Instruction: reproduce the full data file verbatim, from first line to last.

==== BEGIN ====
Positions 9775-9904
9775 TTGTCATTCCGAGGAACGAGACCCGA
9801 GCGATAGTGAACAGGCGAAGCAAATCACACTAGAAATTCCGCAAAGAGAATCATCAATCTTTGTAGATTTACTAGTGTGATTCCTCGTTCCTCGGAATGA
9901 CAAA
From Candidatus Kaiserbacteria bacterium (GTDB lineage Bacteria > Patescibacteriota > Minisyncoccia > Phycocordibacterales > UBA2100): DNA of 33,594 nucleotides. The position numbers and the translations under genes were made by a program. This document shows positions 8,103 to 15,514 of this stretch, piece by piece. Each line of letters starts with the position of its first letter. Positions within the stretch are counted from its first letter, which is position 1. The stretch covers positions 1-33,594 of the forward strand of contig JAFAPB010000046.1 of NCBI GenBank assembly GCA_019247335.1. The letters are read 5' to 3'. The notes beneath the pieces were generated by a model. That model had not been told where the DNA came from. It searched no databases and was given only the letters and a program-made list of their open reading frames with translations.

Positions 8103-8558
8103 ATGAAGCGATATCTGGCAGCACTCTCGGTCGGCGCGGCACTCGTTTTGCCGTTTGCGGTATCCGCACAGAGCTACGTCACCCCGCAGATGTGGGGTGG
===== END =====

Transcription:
Positions 9775-9904
9775 TTGTCATTCCGAGGAACGAGACCCGA
9801 GCGATAGTGAACAGGCGAAGCAAATCACACTAGAAATTCCGCAAAGAGAATCATCAATCTTTGTAGATTTACTAGTGTGATTCCTCGTTCCTCGGAATGA
9901 CAAA
From Candidatus Kaiserbacteria bacterium (GTDB lineage Bacteria > Patescibacteriota > Minisyncoccia > Phycocordibacterales > UBA2100): DNA of 33,594 nucleotides. The position numbers and the translations under genes were made by a program. This document shows positions 8,103 to 15,514 of this stretch, piece by piece. Each line of letters starts with the position of its first letter. Positions within the stretch are counted from its first letter, which is position 1. The stretch covers positions 1-33,594 of the forward strand of contig JAFAPB010000046.1 of NCBI GenBank assembly GCA_019247335.1. The letters are read 5' to 3'. The notes beneath the pieces were generated by a model. That model had not been told where the DNA came from. It searched no databases and was given only the letters and a program-made list of their open reading frames with translations.

Positions 8103-8558
8103 ATGAAGCGATATCTGGCAGCACTCTCGGTCGGCGCGGCACTCGTTTTGCCGTTTGCGGTATCCGCACAGAGCTACGTCACCCCGCAGATGTGGGGTGG